What are Glaciers?

March 23, 2011 | Environment

One way to tell the how hot or warm the earth is on a global scale is to determine the rate at which large, persistent bodies of ice melt in the cryosphere. It is interesting to know that cryosphere is the earth’s region where water is in solid form and known as the lake ice, sea ice,  river ice or ice caps. Glaciers provide adequate information about certain changes in the earth’s temperature. Even subtlest change can have a negative impact on glaciations and can greatly affect the lives of many people all over the world

Glaciers are huge bodies of ice formed from the accumulation of snow on land that becomes compacted over time. This is quite different from sea ice and ice sheets that are formed on the surface of lakes and seas. In the tropics, glaciers are formed only in high mountains where temperature begins to drop thousands of feet above sea level. However, most of the earth’s glaciers are found in Polar Regions like Antarctica and Greenland.

Glaciers serve as earth’s reservoirs of freshwater which can be tapped for a number of uses. This becomes especially important in places where water is scarce. Glaciation is nature’s way of maintaining a state of balance in the earth’s hydrosphere. The movements of our earth’s glaciers are largely dependent on the earth’s temperature. Too much of it and the glaciers will retreat to the oceans and to the atmosphere where it would contribute to the rising of our sea levels and frequent precipitations. The opposite is also true with lower temperatures.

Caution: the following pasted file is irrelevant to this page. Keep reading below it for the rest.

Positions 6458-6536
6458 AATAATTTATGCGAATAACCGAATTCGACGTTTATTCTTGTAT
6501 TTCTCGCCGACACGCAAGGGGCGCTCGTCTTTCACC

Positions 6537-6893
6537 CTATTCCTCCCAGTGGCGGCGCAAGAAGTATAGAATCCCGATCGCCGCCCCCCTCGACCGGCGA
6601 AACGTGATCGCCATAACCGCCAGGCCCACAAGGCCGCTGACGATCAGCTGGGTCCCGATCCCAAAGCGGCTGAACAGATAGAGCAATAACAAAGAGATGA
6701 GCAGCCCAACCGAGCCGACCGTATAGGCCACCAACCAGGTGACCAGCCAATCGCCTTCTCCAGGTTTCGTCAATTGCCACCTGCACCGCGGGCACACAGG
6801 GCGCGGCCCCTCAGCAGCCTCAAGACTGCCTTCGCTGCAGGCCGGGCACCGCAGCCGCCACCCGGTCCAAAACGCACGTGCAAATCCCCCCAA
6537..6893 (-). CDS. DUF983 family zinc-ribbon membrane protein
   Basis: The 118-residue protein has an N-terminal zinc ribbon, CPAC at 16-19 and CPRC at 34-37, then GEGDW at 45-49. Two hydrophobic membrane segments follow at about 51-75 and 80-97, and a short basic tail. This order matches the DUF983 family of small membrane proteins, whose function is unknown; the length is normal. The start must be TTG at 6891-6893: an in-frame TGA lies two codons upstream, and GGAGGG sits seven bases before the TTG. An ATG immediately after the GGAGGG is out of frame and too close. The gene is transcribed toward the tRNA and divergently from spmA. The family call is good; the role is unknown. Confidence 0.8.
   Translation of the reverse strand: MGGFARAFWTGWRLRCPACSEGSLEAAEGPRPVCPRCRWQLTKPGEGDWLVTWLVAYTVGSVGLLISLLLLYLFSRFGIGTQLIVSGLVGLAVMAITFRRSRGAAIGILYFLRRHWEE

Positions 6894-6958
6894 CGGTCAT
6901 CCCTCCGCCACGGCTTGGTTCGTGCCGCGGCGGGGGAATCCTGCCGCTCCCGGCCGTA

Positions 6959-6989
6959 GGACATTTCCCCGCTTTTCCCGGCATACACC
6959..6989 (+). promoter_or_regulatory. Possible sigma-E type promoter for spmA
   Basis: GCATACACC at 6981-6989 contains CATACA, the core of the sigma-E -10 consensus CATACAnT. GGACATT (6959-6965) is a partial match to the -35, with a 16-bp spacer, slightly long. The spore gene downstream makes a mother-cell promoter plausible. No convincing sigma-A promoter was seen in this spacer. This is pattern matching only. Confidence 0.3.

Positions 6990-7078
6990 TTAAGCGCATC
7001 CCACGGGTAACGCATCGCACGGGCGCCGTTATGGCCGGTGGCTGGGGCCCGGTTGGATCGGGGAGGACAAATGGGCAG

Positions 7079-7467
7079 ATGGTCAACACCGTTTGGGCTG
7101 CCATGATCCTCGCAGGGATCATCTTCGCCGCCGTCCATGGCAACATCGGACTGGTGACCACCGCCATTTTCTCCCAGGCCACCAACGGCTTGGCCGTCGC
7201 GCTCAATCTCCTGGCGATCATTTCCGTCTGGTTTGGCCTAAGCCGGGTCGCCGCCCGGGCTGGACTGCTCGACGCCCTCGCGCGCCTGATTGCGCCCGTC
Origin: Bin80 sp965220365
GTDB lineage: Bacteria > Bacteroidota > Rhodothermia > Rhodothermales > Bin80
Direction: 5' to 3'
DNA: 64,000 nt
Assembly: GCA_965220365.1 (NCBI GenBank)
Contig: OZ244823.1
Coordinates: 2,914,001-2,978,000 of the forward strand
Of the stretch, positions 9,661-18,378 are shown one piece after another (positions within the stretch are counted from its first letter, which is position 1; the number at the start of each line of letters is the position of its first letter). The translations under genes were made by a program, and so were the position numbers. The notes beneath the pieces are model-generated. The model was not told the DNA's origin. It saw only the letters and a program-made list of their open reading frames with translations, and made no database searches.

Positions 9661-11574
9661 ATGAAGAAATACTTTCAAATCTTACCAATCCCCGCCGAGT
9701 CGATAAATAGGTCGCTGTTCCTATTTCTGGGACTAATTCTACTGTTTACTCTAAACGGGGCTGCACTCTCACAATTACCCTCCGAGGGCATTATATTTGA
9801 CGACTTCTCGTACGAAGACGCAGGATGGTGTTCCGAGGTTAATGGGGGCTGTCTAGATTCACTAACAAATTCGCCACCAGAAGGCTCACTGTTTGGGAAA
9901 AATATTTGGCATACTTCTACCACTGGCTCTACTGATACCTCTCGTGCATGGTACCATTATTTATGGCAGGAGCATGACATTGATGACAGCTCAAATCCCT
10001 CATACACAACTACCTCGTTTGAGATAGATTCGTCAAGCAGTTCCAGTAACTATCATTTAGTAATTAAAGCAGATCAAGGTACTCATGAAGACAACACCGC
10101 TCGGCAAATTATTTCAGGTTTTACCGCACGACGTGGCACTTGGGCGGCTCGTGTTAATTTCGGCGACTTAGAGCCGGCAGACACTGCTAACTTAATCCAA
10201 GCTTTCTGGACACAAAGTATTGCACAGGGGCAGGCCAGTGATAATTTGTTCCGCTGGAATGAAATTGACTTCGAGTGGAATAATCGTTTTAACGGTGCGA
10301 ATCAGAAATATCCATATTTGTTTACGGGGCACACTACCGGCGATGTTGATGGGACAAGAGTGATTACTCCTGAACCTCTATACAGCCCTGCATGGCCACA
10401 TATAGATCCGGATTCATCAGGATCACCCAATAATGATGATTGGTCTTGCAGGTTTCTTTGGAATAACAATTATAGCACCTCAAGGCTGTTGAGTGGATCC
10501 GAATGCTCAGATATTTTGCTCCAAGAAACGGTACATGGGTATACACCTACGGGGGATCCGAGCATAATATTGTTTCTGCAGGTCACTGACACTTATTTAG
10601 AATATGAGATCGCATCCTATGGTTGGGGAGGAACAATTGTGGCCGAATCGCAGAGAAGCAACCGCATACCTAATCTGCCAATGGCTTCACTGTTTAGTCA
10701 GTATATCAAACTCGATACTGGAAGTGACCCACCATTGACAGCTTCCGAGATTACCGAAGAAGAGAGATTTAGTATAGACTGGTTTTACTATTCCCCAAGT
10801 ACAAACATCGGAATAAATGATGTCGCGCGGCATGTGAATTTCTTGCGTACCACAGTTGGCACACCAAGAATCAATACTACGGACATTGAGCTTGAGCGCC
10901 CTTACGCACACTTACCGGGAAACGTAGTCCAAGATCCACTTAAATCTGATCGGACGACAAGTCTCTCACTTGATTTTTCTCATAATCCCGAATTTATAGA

The biggest concern today is the rising of our sea level due to the constant change in the earth’s temperature and the melting away of the large majority of glacial ice in Antarctica and Greenland. It is found out from recent studies that our global sea level is constantly rising up at a rate of 0.8 mm per year. The most appalling truth about this phenomenon is the possibility of a massive ice sheet decay where the entire world’s glacial ice melts away, engulfing the entire world beneath 230 feet of sea water.

Countries are now making efforts to fight against global warming. This includes the production of cars, automobiles, and other means of transportations that rely on electricity, reforestation, and discontinuing the use of chlorofluorocarbon (CFCs) that are harmful to the ozone layer.

Recommended Article:

Glacier Breaks Due to Earthquake

Glaciers Melting Faster

Tags: , , ,

Leave a Reply